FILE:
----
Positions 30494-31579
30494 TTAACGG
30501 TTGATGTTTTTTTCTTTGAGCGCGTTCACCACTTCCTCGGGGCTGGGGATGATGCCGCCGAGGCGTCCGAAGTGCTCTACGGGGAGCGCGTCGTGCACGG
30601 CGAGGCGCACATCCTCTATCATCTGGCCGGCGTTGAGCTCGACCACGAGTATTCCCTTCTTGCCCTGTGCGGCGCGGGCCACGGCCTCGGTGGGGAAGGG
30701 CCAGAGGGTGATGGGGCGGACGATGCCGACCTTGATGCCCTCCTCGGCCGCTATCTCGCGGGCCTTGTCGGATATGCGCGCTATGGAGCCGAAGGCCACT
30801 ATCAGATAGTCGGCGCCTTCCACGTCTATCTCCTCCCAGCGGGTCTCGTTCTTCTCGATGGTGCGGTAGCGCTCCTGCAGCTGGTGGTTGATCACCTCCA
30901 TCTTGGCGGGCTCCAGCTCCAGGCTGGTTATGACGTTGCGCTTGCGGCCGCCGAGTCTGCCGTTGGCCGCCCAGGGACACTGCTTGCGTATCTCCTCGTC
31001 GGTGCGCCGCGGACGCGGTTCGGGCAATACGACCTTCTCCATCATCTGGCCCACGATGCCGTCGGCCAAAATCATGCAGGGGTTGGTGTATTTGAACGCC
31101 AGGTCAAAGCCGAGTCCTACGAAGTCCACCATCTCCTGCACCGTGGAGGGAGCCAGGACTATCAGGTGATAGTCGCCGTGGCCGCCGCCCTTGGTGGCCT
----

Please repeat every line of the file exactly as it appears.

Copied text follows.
Positions 30494-31579
30494 TTAACGG
30501 TTGATGTTTTTTTCTTTGAGCGCGTTCACCACTTCCTCGGGGCTGGGGATGATGCCGCCGAGGCGTCCGAAGTGCTCTACGGGGAGCGCGTCGTGCACGG
30601 CGAGGCGCACATCCTCTATCATCTGGCCGGCGTTGAGCTCGACCACGAGTATTCCCTTCTTGCCCTGTGCGGCGCGGGCCACGGCCTCGGTGGGGAAGGG
30701 CCAGAGGGTGATGGGGCGGACGATGCCGACCTTGATGCCCTCCTCGGCCGCTATCTCGCGGGCCTTGTCGGATATGCGCGCTATGGAGCCGAAGGCCACT
30801 ATCAGATAGTCGGCGCCTTCCACGTCTATCTCCTCCCAGCGGGTCTCGTTCTTCTCGATGGTGCGGTAGCGCTCCTGCAGCTGGTGGTTGATCACCTCCA
30901 TCTTGGCGGGCTCCAGCTCCAGGCTGGTTATGACGTTGCGCTTGCGGCCGCCGAGTCTGCCGTTGGCCGCCCAGGGACACTGCTTGCGTATCTCCTCGTC
31001 GGTGCGCCGCGGACGCGGTTCGGGCAATACGACCTTCTCCATCATCTGGCCCACGATGCCGTCGGCCAAAATCATGCAGGGGTTGGTGTATTTGAACGCC
31101 AGGTCAAAGCCGAGTCCTACGAAGTCCACCATCTCCTGCACCGTGGAGGGAGCCAGGACTATCAGGTGATAGTCGCCGTGGCCGCCGCCCTTGGTGGCCT